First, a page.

Can common mouthwash help fight Covid-19?

  • By cvbizz
  • November 17, 2020
  • 0
covid-19 mouthwash
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Scientists at Cardiff University found there were “promising signs” that over-the-counter mouthwashes may help to destroy the virus. While the research suggests use of mouthwash may help kill the virus in saliva, there is not evidence it could be used as a treatment for coronavirus, as it will not reach the the respiratory tract or the lungs. Dr Claydon, a specialist periodontologist, said: “If these positive results are reflected in Cardiff University’s clinical trial, CPC-based mouthwashes… could become an important addition to people’s routine, together with hand washing, physical distancing and wearing masks, both now and in the future.”

Here’s more on the study looking at mouthwash as a tool in fighting Covid-19:

Study Abstract

The ability of widely-available mouthwashes to inactivate SARS-CoV-2 in vitro was tested using a protocol capable of detecting a 5-log10 reduction in infectivity, under conditions mimicking the naso/oropharynx. During a 30 second exposure, two rinses containing cetylpyridinium chloride and a third with ethanol/ethyl lauroyl arginate eliminated live virus to EN14476 standards (>4-log10 reduction), while others with ethanol/essential oils and povidone-iodine (PVP-I) eliminated virus by 2-3- log10. Chlorhexidine or ethanol alone had little or no ability to inactivate virus in this assay. Studies are warranted to determine whether these formulations can inactivate virus in the human oropharynx in vivo, and whether this might impact transmission.

Some of the mouthwash that contains cetylpyridinium chloride include:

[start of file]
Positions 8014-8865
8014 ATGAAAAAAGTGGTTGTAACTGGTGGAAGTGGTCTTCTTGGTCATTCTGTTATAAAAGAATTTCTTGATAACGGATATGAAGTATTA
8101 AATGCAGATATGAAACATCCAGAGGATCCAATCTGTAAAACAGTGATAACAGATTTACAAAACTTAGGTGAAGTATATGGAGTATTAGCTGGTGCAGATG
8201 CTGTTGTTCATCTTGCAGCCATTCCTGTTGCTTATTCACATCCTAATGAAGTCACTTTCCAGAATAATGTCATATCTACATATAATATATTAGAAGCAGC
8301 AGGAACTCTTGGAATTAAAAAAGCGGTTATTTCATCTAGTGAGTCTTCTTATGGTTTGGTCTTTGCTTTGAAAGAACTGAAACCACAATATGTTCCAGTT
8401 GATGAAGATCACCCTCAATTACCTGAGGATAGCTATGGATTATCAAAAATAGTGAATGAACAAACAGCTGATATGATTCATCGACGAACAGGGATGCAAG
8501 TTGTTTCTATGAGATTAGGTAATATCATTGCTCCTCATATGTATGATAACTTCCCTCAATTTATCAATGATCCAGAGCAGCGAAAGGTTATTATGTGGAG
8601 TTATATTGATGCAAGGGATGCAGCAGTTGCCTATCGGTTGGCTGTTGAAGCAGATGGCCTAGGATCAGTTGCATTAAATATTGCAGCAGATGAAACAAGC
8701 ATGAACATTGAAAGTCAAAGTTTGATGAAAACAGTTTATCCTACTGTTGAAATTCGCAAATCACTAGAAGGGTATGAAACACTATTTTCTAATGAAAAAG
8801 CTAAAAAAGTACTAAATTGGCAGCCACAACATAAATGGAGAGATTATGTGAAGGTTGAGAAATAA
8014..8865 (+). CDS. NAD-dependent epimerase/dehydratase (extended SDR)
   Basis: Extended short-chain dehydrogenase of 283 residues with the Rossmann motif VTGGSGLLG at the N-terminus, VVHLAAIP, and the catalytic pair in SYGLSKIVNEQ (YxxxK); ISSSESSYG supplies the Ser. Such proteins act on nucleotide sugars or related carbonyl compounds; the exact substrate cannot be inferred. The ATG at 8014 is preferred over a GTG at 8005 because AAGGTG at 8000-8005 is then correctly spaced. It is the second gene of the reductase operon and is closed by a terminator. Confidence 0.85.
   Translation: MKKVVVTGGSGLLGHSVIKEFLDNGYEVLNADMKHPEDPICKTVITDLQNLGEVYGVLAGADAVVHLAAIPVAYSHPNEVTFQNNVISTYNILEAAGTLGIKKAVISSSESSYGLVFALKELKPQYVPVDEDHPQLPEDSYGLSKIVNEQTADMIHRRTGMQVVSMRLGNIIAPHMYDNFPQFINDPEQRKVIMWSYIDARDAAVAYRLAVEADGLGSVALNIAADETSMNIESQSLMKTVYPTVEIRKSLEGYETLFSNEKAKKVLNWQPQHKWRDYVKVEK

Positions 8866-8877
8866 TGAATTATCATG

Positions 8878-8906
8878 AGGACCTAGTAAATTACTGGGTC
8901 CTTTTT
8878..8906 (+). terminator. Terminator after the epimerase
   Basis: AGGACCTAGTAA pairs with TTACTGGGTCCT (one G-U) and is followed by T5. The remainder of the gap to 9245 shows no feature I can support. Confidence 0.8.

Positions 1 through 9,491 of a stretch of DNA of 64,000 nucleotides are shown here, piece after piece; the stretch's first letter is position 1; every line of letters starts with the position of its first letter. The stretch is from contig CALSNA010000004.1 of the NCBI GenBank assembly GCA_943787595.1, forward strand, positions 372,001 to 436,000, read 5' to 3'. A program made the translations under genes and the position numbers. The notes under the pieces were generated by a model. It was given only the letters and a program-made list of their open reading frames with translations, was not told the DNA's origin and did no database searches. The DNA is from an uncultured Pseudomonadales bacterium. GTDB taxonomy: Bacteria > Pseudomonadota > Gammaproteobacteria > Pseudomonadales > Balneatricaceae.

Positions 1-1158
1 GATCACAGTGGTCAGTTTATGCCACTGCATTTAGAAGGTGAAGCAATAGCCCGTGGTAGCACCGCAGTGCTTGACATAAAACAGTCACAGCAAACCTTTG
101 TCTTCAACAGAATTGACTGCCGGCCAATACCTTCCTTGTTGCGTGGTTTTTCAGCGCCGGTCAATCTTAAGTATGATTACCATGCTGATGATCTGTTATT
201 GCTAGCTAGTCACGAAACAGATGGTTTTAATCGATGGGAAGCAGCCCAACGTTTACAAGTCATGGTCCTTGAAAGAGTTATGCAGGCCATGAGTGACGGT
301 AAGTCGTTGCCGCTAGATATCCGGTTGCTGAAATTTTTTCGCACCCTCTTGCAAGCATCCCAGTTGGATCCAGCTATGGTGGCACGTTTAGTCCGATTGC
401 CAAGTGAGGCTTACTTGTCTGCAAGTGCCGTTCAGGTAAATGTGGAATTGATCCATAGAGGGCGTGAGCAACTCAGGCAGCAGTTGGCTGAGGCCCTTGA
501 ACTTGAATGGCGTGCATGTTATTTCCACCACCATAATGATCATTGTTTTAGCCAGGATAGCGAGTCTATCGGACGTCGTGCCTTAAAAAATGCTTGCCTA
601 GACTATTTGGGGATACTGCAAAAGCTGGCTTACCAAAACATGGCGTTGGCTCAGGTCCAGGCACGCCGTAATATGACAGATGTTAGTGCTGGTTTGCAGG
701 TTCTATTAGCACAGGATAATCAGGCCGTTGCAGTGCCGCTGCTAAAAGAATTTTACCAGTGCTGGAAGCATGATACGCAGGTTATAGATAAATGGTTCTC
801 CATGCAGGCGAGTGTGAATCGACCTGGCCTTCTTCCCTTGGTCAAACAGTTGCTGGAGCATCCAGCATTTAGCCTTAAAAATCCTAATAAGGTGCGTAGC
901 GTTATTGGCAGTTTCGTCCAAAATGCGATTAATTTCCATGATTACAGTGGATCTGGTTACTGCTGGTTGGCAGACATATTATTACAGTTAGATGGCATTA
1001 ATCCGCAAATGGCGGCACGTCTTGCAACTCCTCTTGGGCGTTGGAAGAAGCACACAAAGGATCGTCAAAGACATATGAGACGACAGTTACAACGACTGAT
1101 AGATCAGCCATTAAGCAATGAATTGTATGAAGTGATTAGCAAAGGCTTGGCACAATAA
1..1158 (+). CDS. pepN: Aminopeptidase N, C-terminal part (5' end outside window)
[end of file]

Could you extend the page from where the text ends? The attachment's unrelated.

• Dentyl mouthwash
  • Crest pro-health multi-protection mouthwash
  • Colgate Total Pro-Shield
  • Sensodyne Pronamel Daily Mouthwash
  • Oral-B Pro-Expert Multi Protection alcohol free mouthwash
  • Colgate Plax Cool Mint
  • OraCare+ Senstiive alcohol-free fluoride mouth wash


In initial experiments, we examined the effect of mouthwashes on the VeroE6/ACE2/TMPRSS2 monolayers used to detect live virus, following serial dilution in DMEM. Four of the seven productsdemonstrated toxicity to the monolayer, which was not eliminated until they were diluted at least 100-1000-fold, limiting the sensitivity of the assay to measure residual infectivity. We therefore usedsize-exclusion chromatography (SEC) to rapidly purify virus away from the products. When virus was purified on S-400 HR microspin columns, only minimal loss of infectivity was observed (Fig 1A), however toxicity from the mouthwashes against the cell monolayer was virtually eliminated (Fig 1B). SEC was therefore used for all assays from this point forwards. This approach also ensures that the activity of the mouthwashes against the virus was rapidly stopped after the desired co-incubation time. In comparison, our results suggest that ‘stopping’ the reaction by serial 10-fold dilution would leave sufficient mouthwash activity to have continued biological activity against the virus. Combined with the use of VeroE6/ACE2/TMPRSS2 cells for titration, which SARS-COV2 enters >1log more efficiently than parental VeroE6, the assay was capable of detecting a 5-log10 decrease in virus titre. This is more than sufficient to detect the 4-log10 reduction in activity specified by EN14476.

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